3 Factors To Remember When Setting Employee Goals

by Kylee Stone May 5,2020

The People Strategy Leaders Podcast

with Srikant Chellappa, CEO

Goal setting is one of the most important aspects of employee performance management. But do you think that employee goals are effective enough for your organization to achieve success? Well, goals give us a sense of direction and motivation but they do not always lead to success because of not being effectively set.

If you are planning on improving your company culture and increase your team’s productivity using employee goals, then OKRs are the best way to do it!

Objectives and key results (OKR) is a popular goal management framework that evolved over time. You can set goals, oversee them and track employee progress using OKRs.

OKRs help you understand the following things about your goal and its results:

  1. Clear Idea – OKRs give you a proper understanding of what you are planning to achieve.
  2. Concentrate – OKRs help you focus on the right aspect of the goal. It shows you the right direction and makes you ask yourself constantly if doing something brings you closer to accomplishing your goal.
  3. Collaborate – With cascadable/ shared OKRs, employees can collaborate with each other and work on different key results for the same objective. So OKRs also drive team work.

Also Read: How Can Setting Employee Goals Help Your Organization?

We have understood why using OKRs for goal setting is important but the question still remains, how to set strong and effective goals for your team? To help you answer this question, remember these three factors.

Directional Objective

As a manager, it is quite challenging to think from the perspective of each team member and come up with an objective. Understand if the objective actually gives you a proper understanding of what you should do. An objective tells you what you should do and a key result tells you how to do it. It is important for your employee objective to be directional.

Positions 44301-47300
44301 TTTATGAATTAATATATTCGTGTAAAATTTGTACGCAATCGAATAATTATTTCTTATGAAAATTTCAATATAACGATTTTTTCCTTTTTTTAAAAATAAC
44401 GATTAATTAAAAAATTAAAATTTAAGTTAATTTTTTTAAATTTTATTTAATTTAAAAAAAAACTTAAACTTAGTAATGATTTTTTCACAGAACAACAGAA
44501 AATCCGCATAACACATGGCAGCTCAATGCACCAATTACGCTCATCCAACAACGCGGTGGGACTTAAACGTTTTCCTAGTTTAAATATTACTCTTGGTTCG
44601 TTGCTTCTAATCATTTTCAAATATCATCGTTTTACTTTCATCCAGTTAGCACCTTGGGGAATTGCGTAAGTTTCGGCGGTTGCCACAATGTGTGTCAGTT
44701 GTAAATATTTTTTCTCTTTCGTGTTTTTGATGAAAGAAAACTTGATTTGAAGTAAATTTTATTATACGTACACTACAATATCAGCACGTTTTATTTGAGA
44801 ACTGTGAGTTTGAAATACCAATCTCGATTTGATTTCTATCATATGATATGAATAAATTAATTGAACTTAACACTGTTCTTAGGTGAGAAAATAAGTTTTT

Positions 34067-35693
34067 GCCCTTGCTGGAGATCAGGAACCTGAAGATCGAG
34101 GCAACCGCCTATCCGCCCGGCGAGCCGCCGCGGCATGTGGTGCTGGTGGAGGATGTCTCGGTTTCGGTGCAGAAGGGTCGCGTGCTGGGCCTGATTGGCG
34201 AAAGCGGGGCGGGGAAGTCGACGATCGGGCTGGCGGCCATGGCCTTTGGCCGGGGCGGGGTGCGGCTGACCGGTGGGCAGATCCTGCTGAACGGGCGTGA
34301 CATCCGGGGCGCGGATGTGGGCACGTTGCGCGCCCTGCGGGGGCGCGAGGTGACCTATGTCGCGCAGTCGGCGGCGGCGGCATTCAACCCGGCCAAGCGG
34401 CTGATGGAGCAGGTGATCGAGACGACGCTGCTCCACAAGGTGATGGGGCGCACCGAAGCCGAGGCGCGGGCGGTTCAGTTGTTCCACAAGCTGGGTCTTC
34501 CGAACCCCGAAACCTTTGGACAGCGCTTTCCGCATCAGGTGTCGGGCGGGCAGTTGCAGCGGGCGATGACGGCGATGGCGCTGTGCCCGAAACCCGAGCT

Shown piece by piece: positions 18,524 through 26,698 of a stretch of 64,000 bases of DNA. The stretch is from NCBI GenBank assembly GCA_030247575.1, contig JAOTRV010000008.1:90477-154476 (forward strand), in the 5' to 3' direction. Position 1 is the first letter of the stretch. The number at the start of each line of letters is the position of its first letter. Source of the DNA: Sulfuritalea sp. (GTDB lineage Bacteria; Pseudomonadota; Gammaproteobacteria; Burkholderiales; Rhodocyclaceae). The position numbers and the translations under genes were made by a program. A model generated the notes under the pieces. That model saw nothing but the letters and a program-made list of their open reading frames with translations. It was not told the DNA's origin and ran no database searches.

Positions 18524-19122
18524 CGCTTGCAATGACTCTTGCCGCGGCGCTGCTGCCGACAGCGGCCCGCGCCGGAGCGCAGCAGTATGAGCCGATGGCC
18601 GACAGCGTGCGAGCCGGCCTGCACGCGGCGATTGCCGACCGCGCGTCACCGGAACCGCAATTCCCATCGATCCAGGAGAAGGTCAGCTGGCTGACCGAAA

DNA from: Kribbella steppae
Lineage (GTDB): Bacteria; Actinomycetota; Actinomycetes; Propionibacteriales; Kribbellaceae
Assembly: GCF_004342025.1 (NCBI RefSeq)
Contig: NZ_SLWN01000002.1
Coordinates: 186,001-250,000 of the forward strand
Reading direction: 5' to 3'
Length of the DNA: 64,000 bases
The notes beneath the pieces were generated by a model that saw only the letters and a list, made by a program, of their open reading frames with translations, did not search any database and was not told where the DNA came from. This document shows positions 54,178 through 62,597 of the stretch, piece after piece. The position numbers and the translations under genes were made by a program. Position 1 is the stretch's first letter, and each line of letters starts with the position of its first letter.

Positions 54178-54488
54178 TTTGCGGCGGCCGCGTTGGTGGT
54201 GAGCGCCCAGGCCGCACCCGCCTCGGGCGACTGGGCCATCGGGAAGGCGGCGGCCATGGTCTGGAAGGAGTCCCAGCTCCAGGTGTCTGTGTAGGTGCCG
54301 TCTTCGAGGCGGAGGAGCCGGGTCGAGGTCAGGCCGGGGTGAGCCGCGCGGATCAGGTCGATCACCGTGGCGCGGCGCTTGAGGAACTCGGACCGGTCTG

Ideally, you should be able to modify goals in the long run. Because, in the process of achieving a goal, the employee and manager might suddenly find that the objective of the goal needs to change. Or that they might need to add other objectives to the goal.


An OKR cannot be long and confusing. Make sure that the OKRs of your employees are simple, brief and direct. Always remember to give the objective shorter time span. Having long-term goals can be helpful but not as much as having smaller goals which are bound to time.

It is very important to have OKRs that are measurable over time. Being able to measure your OKRs helps you find out if you have reached your goal or not. Measuring unquantified objectives is subjective and your employees should opt to have a one on one meeting with their managers to understand their progress on unquantifiable objectives.


One of the most important questions that you should answer is that if the employee OKR is contributing to organizational OKRs.

All goals cannot be tied to team goals and the organization, that is true. However, when setting a goal for an employee, it is important to remember that as much as possible, a goal should contribute towards the overall team and organization goals. If a goal is not directly contributing to a team or the organization’s success, it should at least account for an employee’s personal development. If the goal is not even helping the employee improve professionally, then the goal shouldn’t exist in the first place.

Employees should align their team OKRs as well as their individual OKRs to the organizational OKRs as well as their department goals.


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Kylee Stone

Kylee Stone supports the professional services team as a CX intern and psychology SME. She leverages her innate creativity with extensive background in psychology to support client experience and organizational functions. Kylee is completing her master’s degree in Industrial-Organizational psychology at the University of Missouri Science and Technology emphasizing in Applied workplace psychology and Statistical Methods.

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